John Owen director, European Centre 
WHAT PRICE NATIONAL SECURITY
WHAT PRICE NATIONAL SECURITY |
1
 
What price national security?
A day of discussions at the Freedom Forum European Centre,November 10, 2000
 
Moderator:
Nick Fielding
(Sunday Times) 
Panel:
John Wadham
(Liberty 
),David Shayler
(ex-MI5 
),Rear Admiral Nick Wilkinson
(D-Notice Committee) 
,Glenmore Trenear-Harvey
(IntelResearch 
),Stephen Dorril
(author) 
Nick Fielding
SUNDAY TIMES 
I think everyone can agree therehas not been this level of interestand intense debate on national security for many years.There has been a succession of legal cases in the UnitedKingdom, and most of the debate is taking place in thecourts. We've had David Shayler and Richard Tomlinson,[the pseudonymous] “Martin Ingrams,” Nigel Wylde, TonyGeraghty, Martin Bright, Liam Clarke, James Steen of Punch,Julie-Ann Davies. The cases are piling one after anotherthrough the courts, but have not really been reflected in civilsociety in terms of debate taking place in Parliament. In fact,Parliament has been left behind in this debate and hasalmost categorically refused to discuss secrecy issuesdespite the pledges of this government while in opposition.[Bill] Clinton's last act before the election was to veto whatwould have been a very draconian act in the United States.In Europe, we've seen moves recently to tighten up on whatwas an organisation that prided itself on its openness. TheEuropean Commission has introduced a number ofrestrictions on access to information, mostly on securitygrounds.Speakers in this session will be John Wadham, director ofLiberty; David Shayler, who is largely responsible for ignitinga large part of this debate about national security; RearAdmiral Nick Wilkinson, probably the most enlightenedsecretary of the D-Notice Committee that has been imposedfor many years; Glenmore Trenear-Harvey, a researcher andwriter with IntelResearch; and Stephen Dorril, author of awell-received book on MI6.
THE NATURE OF NATIONAL SECURITY
2
| WHAT PRICE NATIONAL SECURITY
 
Panel 1:
The nature of national security
 
John Wadham
LIBERTY 
We should start by considering whythere isn't anybody from theauthorities here today. I've hadgreat difficulty in the past in engaging anyone fromParliament, government or the security services in anydebate on these issues. The best we get is unattributablebriefings or briefings from ex-MPs. But we never getanybody talking about what their position is, and that's notacceptable in a democratic society.When the first report by the Intelligence and SecurityCommittee — the parliamentary committee that's supposedto keep the security forces under surveillance — wasdebated in Parliament, no one addressed the real issues thatwere raised by David Shayler and Richard Tomlinson. Therewas a lot of sniping about individuals, criticism of thosewhistleblowers, but no one asked a single question about theallegations they raised. How can we have a parliamentarysystem where nobody raises any of the issues?I received a letter from a person I can't name, somebodywho is the publicity person for the security service. I wroteasking him to come here today, and he replied: “Thank youvery much for your invitation. I do hope the day provesworthwhile and productive. The topics you plan to discussraise some real issues over which there will be muchdebate. I hope this debate at the same time generates lightrather than heat and better understanding of the issues.” Butthat's not enough. We need that person to attend and tohave this debate with us.I've also got a letter from Tom King, chair of the Intelligenceand Security Committee, who I also invited along to thisevent. He said he was engaged on constituency businessthat day and wouldn't be able to attend. That's notacceptable. This is the first conference I can think of onissues about national security and freedom of expression,and the parliamentarians that are supposed to support us,those people that are supposed to ensure they are keepingthe spooks under surveillance, are not here.I've got to criticise this government on the Official Secrets Act[OSA]. When the bill was going through Parliament in 1988,they were very critical and voted against it. Many of themembers of the current cabinet voted against it because itdidn't have a public-interest defence, it didn't have freedomof expression written into it. It allowed whistleblowers to beprosecuted, people who had done a real service to thecommunity. It's a problem that we have a government thatvotes against the measures going through when they're inopposition, but then consents to the prosecutions.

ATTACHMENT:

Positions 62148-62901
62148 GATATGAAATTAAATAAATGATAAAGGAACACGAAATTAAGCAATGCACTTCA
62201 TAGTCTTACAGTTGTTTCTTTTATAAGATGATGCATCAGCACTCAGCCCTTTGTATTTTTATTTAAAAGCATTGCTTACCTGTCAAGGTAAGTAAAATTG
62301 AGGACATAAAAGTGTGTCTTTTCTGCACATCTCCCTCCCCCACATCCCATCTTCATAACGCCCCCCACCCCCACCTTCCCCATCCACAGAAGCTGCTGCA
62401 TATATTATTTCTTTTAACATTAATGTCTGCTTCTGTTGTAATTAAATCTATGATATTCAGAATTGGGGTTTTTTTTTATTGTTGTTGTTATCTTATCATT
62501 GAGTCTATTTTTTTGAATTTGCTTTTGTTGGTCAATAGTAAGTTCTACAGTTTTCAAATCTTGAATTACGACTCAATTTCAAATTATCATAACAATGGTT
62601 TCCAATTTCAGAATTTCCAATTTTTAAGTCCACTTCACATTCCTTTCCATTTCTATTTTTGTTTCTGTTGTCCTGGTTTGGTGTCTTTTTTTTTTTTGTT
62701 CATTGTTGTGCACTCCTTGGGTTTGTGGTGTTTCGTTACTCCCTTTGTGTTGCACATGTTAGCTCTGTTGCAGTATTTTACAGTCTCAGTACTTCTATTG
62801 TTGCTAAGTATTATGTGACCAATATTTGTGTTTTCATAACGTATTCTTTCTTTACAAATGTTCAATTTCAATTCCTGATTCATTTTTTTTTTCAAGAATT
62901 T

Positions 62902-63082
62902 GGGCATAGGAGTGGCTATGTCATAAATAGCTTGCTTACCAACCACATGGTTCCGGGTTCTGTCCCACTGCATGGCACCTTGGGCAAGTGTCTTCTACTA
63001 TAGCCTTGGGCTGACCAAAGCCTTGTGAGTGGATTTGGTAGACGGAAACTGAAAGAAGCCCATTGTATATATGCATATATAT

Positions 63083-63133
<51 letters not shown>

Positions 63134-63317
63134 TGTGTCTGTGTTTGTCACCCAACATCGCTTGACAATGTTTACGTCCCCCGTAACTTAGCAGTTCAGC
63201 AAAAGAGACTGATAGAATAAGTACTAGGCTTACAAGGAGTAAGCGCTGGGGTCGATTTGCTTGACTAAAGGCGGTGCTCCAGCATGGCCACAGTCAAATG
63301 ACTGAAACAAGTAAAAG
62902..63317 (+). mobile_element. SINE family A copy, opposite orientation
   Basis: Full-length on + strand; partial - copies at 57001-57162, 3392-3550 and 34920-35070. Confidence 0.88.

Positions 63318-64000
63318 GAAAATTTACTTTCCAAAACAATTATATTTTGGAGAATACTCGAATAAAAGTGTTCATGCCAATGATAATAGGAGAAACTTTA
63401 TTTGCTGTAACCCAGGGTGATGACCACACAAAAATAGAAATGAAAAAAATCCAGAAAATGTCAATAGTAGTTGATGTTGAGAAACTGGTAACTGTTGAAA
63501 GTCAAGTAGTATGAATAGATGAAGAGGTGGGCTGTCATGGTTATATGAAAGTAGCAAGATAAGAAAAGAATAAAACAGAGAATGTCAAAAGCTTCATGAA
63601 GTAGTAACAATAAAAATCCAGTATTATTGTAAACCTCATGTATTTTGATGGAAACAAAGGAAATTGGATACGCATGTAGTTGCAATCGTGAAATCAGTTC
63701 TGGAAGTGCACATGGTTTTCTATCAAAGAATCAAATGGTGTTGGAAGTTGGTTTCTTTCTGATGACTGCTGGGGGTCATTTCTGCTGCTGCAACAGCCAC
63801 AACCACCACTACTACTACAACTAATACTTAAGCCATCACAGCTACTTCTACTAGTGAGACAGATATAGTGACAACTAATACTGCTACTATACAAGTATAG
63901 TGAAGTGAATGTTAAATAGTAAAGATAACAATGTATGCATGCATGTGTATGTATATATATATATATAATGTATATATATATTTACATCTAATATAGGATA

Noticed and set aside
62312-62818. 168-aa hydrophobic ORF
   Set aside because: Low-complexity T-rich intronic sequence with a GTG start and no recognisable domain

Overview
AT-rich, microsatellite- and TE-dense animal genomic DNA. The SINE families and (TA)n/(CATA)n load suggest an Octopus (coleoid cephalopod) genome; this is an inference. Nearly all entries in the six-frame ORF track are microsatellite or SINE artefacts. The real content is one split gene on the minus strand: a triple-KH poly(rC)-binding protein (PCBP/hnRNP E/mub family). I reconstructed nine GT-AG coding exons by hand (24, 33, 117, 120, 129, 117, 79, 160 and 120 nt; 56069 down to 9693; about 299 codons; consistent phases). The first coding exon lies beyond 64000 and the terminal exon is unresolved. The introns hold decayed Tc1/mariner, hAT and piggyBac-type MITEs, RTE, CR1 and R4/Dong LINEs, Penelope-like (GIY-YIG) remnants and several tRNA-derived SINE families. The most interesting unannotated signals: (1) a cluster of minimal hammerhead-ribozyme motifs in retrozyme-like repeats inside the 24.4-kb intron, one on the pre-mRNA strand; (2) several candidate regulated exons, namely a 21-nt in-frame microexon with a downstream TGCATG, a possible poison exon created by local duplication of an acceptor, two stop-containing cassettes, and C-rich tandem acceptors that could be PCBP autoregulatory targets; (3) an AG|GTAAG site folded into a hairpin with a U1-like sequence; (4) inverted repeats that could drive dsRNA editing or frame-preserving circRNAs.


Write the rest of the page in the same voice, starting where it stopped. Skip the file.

THE NATURE OF NATIONAL SECURITY
WHAT PRICE NATIONAL SECURITY |
3
 
JOHN WADHAM, STEVEN DORRIL, DAVID SHAYLER, REAR ADMIRAL NICK WILKINSON, GLENMORE TRENEAR-HARVEY